Photographer: Simon Dawson/Bloomberg

Global Union Heads for Indonesia for Freeport Worker Cause

  • IndustriALL is sending ‘solidarity mission’ to Jakarta
  • Local union says workers denied access to hospitals, banks

Representatives from some of the biggest unions in the world are heading to Jakarta to try to pressure Freeport-McMoRan Inc. to reinstate thousands of workers who have lost their jobs and, according to the local union, are now blocked from accessing hospitals, schools and banks.

Officials from Geneva-based IndustriALL Global Union and local unions are scheduled to meet with senior management from Freeport’s Indonesian unit, PT-FI, on Aug. 10, IndustriALL’s Adam Lee said by email.

Workers at Freeport’s flagship mine in Papua province downed tools on May 1 to protest layoffs and enforced furloughs that began during a government-imposed ban on the export of copper concentrate. In June, more than a month after exports had resumed, Freeport confirmed that 4,000 people, including 3,000 permanent workers and 1,000 subcontractors, had been “deemed to have resigned” after not showing up for work. Last month, the local union said about 5,000 workers will extend a strike until the end of August.

“There has not been a formal strike declared,” Freeport Chief Executive Officer Richard Adkerson told analysts during the second-quarter earnings call on July 25. “There were some workers that didn’t come to work. And unfortunately, after notification, some of them have lost their jobs.”

The labor dispute at Grasberg, the world’s second-biggest copper mine, has bolstered prices of copper, which is trading around the highest level since May 2015.

“It is simply not true that there is no strike,” IndustriALL Assistant General Secretary Kemal Ozkan said in an email after Adkerson’s comments. “There is an officially declared, legitimate strike, which is now entering its fourth month. Freeport is using the strike as an excuse to fire more than 4,000 workers and to undermine the union.”

The Phoenix-based company is using the stand-off to replace higher-paid permanent workers with contract positions, according to Abraham Tandi Datu, general secretary of the Chemical, Energy and Mines Workers Union, or CEMWU.

Benefit Allegations

Terminated workers and their families no longer have access to education or health care, including hospital treatment, Datu said. The union alleges that Freeport has cut off financial assistance that allows employees’ children to attend local schools and pressured banks to suspend worker bank accounts. Many of the workers who have lost their jobs have loans at local banks, Datu said by email.

A document obtained from CEMWU gives a more detailed break-down of the shrinking headcount at Grasberg. Since the beginning of the year, more than 4,300 jobs have been eliminated through furlough, contractor workforce reduction and voluntary separation. That’s in addition to 4,220 jobs lost as a result of worker protests, bringing the total headcount reduction above 8,000, the data show. As of July, the Grasberg workforce, including contractors, was roughly 25,000, according to the document.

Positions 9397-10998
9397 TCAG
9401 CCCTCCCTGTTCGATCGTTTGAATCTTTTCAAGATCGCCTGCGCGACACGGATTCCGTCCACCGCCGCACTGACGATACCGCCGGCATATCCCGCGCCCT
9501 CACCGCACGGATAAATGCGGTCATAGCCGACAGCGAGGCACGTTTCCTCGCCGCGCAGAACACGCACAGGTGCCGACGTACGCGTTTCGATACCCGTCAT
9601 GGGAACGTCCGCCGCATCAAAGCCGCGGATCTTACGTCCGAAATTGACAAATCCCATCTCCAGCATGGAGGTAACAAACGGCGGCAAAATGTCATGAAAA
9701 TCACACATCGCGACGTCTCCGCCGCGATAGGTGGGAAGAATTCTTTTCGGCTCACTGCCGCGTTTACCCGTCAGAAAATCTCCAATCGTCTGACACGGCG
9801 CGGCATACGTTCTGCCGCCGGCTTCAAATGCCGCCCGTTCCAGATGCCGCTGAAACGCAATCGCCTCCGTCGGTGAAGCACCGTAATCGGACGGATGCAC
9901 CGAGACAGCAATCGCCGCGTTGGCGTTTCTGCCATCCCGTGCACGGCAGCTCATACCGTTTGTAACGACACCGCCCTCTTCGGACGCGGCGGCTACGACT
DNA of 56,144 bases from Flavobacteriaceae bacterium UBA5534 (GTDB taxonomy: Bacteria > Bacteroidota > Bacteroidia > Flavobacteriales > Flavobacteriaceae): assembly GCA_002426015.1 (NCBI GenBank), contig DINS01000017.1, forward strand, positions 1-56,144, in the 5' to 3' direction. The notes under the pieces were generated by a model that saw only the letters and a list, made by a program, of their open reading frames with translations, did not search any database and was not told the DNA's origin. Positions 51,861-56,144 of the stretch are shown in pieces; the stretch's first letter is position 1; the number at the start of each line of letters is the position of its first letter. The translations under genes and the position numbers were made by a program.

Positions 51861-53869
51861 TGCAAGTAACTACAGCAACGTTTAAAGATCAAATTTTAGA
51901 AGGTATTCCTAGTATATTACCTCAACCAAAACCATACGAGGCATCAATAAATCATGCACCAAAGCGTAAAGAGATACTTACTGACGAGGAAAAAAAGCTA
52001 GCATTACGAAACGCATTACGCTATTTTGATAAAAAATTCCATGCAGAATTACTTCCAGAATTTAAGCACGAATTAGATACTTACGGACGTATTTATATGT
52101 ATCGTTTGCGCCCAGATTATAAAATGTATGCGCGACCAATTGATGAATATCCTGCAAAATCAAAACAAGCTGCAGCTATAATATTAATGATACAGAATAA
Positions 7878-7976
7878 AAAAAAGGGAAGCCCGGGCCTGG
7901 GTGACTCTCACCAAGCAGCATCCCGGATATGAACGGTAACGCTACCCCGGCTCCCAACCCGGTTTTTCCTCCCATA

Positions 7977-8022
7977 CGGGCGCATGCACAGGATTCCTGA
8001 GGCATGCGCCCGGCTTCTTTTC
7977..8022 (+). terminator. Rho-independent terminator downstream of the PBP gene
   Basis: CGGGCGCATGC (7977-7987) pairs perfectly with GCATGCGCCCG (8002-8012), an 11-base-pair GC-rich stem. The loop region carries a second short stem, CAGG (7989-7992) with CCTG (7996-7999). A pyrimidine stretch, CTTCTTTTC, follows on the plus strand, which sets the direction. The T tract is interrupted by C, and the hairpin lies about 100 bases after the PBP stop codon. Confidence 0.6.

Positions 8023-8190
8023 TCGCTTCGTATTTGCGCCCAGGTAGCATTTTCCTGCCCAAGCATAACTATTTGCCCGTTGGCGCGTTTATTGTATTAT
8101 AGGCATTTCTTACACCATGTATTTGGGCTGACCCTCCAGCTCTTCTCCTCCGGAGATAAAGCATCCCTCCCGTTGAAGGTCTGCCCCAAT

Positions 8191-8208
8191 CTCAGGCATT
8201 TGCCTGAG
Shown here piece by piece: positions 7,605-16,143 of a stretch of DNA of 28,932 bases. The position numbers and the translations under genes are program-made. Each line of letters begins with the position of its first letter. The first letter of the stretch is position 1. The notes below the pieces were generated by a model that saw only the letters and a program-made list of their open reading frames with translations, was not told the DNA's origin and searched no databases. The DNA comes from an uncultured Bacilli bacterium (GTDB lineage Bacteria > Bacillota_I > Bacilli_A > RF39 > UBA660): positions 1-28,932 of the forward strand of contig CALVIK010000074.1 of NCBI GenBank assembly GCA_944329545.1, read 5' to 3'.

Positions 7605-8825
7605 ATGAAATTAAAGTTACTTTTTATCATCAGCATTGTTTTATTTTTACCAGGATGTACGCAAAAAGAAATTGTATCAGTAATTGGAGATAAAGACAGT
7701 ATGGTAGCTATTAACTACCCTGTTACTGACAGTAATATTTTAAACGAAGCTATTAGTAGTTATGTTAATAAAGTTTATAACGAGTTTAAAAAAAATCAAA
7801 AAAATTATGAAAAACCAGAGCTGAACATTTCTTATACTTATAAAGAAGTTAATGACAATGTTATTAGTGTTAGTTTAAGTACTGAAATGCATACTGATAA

Illegal Strike

Asked to comment on the headcount numbers and allegations that terminated workers can’t access hospitals, schools or banks, Freeport spokesman Eric Kinneberg referred to the company’s second-quarter earnings statement in which it said high absenteeism had hurt mining and milling rates and that the May strike was illegal. As a result, protesting workers were deemed to have “voluntarily resigned,” the company said.

“PT-FI is also taking steps to increase its workforce in order to restore normal operating rates, ” Freeport said at the time.

The company’s local unit has invested $81.5 million in infrastructure projects for three highland villages surrounding the mine, according to the company’s web page. It has funded construction of houses, schools, clinics, churches and air strips.

Meanwhile, more than 300 workers have also been fired at PT Smelting, in East Java, after participating in a January strike, according to IndustriALL. As at Grasberg, they have been told they have “voluntarily resigned,” the union says. The smelter processes copper concentrate from Grasberg. PT Smelting is majority-owned by Mitsubishi Materials Corp. and 25 percent owned by Freeport’s Indonesian unit.

Next week’s “solidarity mission” is in the process of confirming meetings with PT Smelting, the Indonesian Ministry of Energy and Mineral Resources and the Indonesian Ministry of Manpower, Lee said. The delegation will include senior officials from the National Union of Mineworkers, The Australian Workers’ Union, United Steelworkers and the Netherlands Trade Union Confederation.

IndustriALL represents 50 million workers in the mining, energy and manufacturing sectors around the world, according to its website.

Freeport is in the process of renegotiating conditions of its long-term presence in Indonesia with the government. Earlier this week, Energy and Mineral Resources Minister Ignasius Jonan said the country will insist that local interests acquire a 51 percent state in PT-FI through divestment but will allow the miner to continue to operate the unit “until the Indonesian side is ready and professional.”

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